From the Pastor: Candlemas and More
This Thursday, February 2, forty days after the birth of Christ, is the Feast of the Purification of the Blessed Virgin Mary. It is more commonly called (or, at least it used to be common to call it this) Candlemas Day. If you remember from last year, this is the day when people are invited to bring their candles to Mass to be blessed and to carry them in the procession if there is one. (Candles must contain at least 51% beeswax according to the traditional rules for all liturgical candles, so you may wish to follow that guideline when purchasing or making your candles for home use, too). After you take the candles home, they may be lit for various reasons, i.e., if the priest comes to administer Extreme Unction and Viaticum, during times of great fear or turmoil (such as a major storm or the reputed three days of darkness), or during your prayer time. They may even be used as your Advent Wreath candles.
The blessing of the candles leads, quite naturally, to the feast day of St. Blase (or Blaise) the next day, Friday, February 3. On his feast we use the newly blessed candles to bless everyone’s throats. Two crossed candles are held up to the throat and the priest prays, “Per intercessionem Sancti Blasii, episcopi et martyris, liberet te Deus a malo gutturis, et a quolibet alio malo. In nomine Patris, et Filii +, et Spiritus Sancti. Amen.” This translates to “Through the intercession of St. Blase, bishop and martyr, may God deliver you from all illness of the throat and from every other evil. In the name of the Father, and of the Son, and of the Holy Spirit. Amen.” (There is also an approved version which is a bit shorter. “Per intercessionem Sancti Blasii, liberet te Deus a malo gutturis. Amen.” I am very surprised that this is not the “standard” version used today, since we seem to want the shortest version of everything dealing with prayer and devotion!)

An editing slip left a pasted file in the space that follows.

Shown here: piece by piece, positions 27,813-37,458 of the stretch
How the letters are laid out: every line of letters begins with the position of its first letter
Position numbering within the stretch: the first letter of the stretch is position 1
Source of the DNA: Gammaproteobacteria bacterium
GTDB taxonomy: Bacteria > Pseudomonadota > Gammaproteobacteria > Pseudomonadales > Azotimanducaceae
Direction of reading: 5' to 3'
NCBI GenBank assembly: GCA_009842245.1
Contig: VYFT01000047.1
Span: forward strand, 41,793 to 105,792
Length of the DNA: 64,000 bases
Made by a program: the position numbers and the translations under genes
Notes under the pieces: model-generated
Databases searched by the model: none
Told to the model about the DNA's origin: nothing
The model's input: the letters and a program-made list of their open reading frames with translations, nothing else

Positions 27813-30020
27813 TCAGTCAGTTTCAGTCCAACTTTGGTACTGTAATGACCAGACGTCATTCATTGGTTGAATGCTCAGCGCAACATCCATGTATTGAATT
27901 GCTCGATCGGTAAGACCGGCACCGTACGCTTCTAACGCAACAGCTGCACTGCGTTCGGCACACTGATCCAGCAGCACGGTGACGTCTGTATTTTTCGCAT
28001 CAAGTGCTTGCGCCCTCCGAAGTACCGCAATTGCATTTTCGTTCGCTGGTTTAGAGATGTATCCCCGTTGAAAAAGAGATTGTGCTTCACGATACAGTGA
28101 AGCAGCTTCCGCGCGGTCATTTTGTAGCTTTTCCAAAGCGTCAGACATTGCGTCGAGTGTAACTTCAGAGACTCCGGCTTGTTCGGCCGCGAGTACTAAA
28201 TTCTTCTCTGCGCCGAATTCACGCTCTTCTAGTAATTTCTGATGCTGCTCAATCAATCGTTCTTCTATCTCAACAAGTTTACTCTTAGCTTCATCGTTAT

Along with those two liturgical reminders, let me turn to other interesting items that you don’t necessarily have to put on your calendars. This Monday, January 30, all the priests of the diocese have been summoned to the Bethany Center, our diocesan retreat and meeting center, to meet with the new Bishop. This is the first group meeting we have with Bishop Gregory Parkes, who, in case you missed it, was just installed as Bishop of the St. Petersburg Diocese on the fourth of this month. I don’t want to speculate on what he will tell us or ask us or ask of us, but I do imagine that he will give us at least a rudimentary understanding of his way of thinking and acting in his capacity as our new Shepherd. I hope to be able to discuss, even if very briefly, his vision for our parish and the Traditional Latin Mass (and other sacraments in the Traditional Rites), as well. Ideally, I would like to receive his full-fledged support. I ask for your prayers in this matter.
Something else going on this week which may be of interest to you is happening at the American Legion USS Tampa Post 5 at the corner of Kennedy and Dale Mabry at 6:00 pm on Candlemas Day. I will be participating in a tribute to “The Four Chaplains” of the USAT Dorchester, which sank after being torpedoed by a German U-boat on February 3, 1943. The USS Tampa, for which the Post is named, was one of the three Coast Guard Cutters escorting three ships across the North Atlantic during WWII. A U-boat had been picked up briefly on sonar so the men knew there was danger in the water. They were instructed to sleep fully clothed and wearing also their life jackets. When the dreaded torpedo hit well below the waterline, they only had twenty chaotic minutes to abandon ship before she went down into the depths. The four chaplains on board were Lt. George L. Fox, Methodist; Lt. Alexander D. Goode, Jewish; Lt. John P. Washington, Roman Catholic; and Lt. Clark V. Poling, Dutch Reformed. They offered prayers for the dying and encouragement for the living. They assisted men who appeared topside without life jackets to put one on, emptying a storage locker of its bounty. When the life vests ran out, each of the chaplains took off his own and gave it to the next man in line. Survivors said that the chaplains then linked arms, prayed and sang hymns as they went down with the ship, having given up their own chances of survival. The men in the water and lifeboats were buoyed, so to speak, by the Hebrew and Latin they heard as they drifted off in the dark of night. The four chaplains, not eligible for a Medal of Honor, for which their heroism must have taken place under fire, received instead a posthumous Special Medal for Heroism designed just for them. I look forward to this ceremony and am honored to represent Father John P. Washington, hero priest.
With prayers for your holiness,
Fr. Edwin Palka